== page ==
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Answering questions about concussions in football

It’s an annual tradition like no other. September in Pennsylvania means that football season is back once again. This means that high school teams across state, college teams, even the Steelers and Eagles will once again be delighting fans and making memories. While the action is thrilling, there are definite risks to playing the sport. In recent years, concussions (or at least the prevention of them) have become much more of a focus. However, the fear of concussion related injuries and long-term damage has led to a number of myths.

While many of the concerns raised about concussions are valid, we attempt to debunk a few of the myths in this post. 

Nothing can be done about the concussion risk – As you have seen in the rule changes in the National Football League, there are a number of things that can be done to make football safer. For instance, coaches have dedicated more time to teaching young players proper tackling technique, leagues have implemented baseline concussion tests, and more monitoring is being incorporated to protect against the cumulative effects of concussions.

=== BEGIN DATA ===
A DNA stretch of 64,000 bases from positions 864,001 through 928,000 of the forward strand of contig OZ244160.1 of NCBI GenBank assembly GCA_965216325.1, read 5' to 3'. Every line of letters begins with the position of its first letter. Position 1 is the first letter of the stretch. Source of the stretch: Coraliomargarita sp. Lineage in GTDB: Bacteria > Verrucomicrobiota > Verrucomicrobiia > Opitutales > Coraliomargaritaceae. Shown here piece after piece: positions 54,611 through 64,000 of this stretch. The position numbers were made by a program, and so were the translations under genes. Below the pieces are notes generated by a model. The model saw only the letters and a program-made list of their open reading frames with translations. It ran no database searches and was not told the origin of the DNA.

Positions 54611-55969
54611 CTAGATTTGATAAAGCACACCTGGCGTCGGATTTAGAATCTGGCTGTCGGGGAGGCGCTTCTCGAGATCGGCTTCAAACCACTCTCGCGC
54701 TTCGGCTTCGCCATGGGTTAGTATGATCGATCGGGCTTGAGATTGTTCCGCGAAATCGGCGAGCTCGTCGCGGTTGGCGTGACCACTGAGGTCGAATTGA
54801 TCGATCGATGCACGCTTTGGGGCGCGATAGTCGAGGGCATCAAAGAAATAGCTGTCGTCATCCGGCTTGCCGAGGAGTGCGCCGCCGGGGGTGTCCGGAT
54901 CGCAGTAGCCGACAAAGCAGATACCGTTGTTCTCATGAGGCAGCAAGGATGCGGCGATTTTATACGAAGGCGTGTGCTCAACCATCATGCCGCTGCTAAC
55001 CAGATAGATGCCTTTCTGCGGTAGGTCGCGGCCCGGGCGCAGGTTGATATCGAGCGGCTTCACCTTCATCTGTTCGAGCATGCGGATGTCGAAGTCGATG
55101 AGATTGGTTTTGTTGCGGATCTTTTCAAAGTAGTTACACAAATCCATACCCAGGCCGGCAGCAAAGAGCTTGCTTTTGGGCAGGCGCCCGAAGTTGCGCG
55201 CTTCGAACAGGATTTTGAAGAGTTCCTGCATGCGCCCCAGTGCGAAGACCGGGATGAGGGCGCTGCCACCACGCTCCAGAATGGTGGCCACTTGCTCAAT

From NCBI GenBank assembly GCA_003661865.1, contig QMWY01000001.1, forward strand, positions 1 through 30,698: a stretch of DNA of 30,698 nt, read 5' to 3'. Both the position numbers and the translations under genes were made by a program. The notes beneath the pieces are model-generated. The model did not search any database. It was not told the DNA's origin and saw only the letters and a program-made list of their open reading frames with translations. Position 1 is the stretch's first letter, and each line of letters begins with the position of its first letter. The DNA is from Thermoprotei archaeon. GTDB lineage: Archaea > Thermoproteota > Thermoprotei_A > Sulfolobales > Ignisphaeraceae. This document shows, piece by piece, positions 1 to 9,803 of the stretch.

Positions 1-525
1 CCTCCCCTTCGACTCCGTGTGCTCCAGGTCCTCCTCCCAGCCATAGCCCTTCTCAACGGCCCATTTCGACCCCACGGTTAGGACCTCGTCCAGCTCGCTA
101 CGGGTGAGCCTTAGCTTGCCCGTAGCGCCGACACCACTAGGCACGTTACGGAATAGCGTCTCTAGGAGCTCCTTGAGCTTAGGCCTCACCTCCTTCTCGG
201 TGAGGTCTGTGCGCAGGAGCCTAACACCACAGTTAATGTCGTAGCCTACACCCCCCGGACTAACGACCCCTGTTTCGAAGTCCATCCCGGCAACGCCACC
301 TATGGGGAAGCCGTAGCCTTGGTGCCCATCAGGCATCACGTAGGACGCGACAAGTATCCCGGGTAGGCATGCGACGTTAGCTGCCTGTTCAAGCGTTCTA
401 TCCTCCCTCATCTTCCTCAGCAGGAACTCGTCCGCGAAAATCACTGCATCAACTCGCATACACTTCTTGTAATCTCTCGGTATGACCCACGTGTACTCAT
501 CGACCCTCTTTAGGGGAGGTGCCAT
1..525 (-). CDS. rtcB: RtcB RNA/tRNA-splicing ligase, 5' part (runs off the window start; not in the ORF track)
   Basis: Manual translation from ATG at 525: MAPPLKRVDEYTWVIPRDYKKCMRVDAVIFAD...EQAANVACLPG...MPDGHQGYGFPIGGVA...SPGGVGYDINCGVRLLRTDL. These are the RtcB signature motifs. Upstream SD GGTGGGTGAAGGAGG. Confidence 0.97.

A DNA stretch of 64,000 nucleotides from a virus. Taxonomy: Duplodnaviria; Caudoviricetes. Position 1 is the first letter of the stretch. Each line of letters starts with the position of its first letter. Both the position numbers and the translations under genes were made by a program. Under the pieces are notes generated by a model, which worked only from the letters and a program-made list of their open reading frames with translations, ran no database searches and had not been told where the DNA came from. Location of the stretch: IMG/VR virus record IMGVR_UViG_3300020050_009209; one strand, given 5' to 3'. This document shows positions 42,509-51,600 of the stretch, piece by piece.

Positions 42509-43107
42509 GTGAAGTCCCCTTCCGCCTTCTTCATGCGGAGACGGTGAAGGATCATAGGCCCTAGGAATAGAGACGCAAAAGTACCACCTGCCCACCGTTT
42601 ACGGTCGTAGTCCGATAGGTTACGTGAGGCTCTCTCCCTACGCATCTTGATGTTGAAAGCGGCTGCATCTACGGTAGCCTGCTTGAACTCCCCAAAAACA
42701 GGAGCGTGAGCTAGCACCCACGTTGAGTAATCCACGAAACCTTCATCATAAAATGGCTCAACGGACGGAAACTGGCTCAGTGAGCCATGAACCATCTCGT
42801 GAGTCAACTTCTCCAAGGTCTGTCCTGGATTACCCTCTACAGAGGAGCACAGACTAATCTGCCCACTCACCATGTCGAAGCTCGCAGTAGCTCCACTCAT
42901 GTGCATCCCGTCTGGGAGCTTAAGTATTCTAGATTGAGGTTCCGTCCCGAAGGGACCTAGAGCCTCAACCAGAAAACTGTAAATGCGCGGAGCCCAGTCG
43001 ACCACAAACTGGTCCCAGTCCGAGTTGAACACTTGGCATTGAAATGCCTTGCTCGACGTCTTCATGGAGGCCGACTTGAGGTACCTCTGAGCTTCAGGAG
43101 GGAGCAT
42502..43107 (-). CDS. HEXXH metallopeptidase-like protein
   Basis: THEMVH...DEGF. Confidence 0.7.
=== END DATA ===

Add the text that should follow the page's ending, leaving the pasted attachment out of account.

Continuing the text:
Players who suffer concussions will suffer permanent brain damage – Indeed, the research findings with several deceased former NFL players suggests that decades of head trauma may lead to CTE, but the research is not developed to a point where it is determinative that one concussion (or even two) will automatically lead to permanent brain damage.

Only players are responsible for reducing concussions – There’s a notion that if kids don’t play football, they won’t suffer concussions. However, children can suffer head injuries in a number of sports, including cheerleading, gymnastics, soccer and hockey.

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